Looking for the best children’s books about inventions? These picture books about inventions for elementary students are engaging for primary and upper elementary kids. Books with lesson plans and activities linked. Fun and informative picture books about various topics like inventors, inventions, the invention of ideas, and more for your kindergarten, first, second, third, fourth or fifth grade students. Your students will delight in these classic and brand new books!
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Children’s Books About Inventions:
Hedy Lamarr’s Double Life by Laurie Wallmark
Movie star by day, ace inventor at night: learn about the hidden life of actress Hedy Lamarr! To her adoring public, Hedy Lamarr was a glamorous movie star, widely considered the most beautiful woman in the world. But in private, she was something more: a brilliant inventor. And for many years only her closest friends knew her secret. Now Laurie Wallmark and Katy Wu, who collaborated on Sterling’s critically acclaimed picture-book biography Grace Hopper: Queen of Computer Code, tell the inspiring story of how, during World War Two, Lamarr developed a groundbreaking communications system that still remains essential to the security of today’s technology.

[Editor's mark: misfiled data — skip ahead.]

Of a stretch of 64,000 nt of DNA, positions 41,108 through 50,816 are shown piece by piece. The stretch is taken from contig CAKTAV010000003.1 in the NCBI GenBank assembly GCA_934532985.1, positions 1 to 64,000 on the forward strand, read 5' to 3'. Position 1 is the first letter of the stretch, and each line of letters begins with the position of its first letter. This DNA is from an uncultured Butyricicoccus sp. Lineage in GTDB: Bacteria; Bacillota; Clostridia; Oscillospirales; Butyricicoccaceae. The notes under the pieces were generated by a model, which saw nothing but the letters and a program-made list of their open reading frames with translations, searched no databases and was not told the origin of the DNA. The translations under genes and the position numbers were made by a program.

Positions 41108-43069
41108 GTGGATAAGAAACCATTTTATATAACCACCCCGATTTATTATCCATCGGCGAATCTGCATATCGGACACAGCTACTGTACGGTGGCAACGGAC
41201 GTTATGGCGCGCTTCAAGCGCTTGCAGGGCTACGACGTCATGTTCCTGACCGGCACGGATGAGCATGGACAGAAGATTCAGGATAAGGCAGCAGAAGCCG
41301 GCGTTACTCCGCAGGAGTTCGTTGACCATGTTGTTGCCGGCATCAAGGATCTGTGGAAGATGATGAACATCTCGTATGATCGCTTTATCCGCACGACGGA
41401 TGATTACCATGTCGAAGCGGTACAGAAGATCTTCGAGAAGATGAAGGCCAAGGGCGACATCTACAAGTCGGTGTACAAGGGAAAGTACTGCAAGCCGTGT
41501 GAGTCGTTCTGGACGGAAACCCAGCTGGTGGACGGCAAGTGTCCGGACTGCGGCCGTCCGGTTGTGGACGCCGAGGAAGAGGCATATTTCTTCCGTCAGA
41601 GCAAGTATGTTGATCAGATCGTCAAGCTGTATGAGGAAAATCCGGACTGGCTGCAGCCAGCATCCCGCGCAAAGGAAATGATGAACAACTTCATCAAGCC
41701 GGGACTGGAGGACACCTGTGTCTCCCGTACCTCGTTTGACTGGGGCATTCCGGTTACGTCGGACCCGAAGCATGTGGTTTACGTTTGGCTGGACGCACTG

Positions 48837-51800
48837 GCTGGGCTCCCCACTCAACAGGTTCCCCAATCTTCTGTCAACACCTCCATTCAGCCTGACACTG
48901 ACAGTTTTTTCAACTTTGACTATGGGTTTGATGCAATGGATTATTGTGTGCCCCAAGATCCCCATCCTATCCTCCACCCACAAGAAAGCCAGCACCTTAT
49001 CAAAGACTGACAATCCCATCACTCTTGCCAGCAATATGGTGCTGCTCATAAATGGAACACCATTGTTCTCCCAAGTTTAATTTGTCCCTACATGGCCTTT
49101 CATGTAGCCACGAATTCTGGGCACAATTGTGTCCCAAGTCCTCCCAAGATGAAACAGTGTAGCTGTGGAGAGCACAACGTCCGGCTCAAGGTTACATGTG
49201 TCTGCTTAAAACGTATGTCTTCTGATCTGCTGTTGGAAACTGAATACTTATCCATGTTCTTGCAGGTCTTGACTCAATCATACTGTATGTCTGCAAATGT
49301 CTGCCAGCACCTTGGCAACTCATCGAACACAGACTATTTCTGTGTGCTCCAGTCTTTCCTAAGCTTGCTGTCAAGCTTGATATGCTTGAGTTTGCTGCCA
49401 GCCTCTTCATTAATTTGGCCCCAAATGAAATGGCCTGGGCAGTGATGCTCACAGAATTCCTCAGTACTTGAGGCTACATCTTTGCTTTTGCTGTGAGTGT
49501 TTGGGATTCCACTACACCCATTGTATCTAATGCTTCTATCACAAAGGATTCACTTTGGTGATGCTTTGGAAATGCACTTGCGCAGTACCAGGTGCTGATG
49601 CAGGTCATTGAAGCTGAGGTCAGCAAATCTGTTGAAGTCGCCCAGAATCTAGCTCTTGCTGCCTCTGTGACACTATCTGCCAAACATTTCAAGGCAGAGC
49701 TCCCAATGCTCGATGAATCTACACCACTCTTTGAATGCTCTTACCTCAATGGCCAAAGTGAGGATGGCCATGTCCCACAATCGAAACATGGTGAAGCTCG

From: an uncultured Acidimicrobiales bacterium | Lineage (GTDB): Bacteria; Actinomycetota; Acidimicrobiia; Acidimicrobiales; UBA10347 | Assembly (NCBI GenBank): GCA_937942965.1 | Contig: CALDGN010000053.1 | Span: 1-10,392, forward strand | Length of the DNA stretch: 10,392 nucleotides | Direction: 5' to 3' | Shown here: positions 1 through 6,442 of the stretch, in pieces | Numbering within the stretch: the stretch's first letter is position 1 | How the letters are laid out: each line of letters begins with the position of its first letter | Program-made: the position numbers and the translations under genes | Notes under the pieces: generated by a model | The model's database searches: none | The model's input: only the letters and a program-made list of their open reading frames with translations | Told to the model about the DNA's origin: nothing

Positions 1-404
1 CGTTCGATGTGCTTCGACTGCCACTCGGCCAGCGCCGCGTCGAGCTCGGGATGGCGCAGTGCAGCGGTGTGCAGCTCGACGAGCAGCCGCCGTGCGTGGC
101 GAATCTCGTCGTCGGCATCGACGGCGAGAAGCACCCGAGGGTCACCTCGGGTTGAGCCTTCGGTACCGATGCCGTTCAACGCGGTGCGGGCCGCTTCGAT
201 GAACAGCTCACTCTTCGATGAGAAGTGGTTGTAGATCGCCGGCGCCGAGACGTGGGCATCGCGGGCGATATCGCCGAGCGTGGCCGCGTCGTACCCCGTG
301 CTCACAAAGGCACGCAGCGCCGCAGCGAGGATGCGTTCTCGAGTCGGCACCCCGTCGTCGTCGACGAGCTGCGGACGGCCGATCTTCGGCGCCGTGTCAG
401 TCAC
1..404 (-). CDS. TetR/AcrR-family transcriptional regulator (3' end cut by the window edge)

Six Dots by Jen Bryant
Louis Braille was just five years old when he lost his sight. He was a clever boy, determined to live like everyone else, and what he wanted more than anything was to be able to read. Even at the school for the blind in Paris, there were no books for him. And so he invented his own alphabet—a whole new system for writing that could be read by touch. A system so ingenious that it is still used by the blind community today. An excellent book for studying people with disabilities.
How This Book Was Made by Mac Barnett
A book about what it’s actually like to be an author told in the funniest, truest way possible? Sign me up! You may think you know how this book was made, but you don’t. Sure, the author wrote many drafts, and the illustrator took a long time creating the art, but then what? How’d it get into your hands? Well, open the cover and read through these pages to find out. Just beware of the pirates and angry tiger. Budding writers and artists will laugh at the mix of reality and the absurd as the story makes its way to a shelf…and eventually, to a reader. Looking for children’s books about perseverance? Look no further than the real the true experience of publishing a children’s book.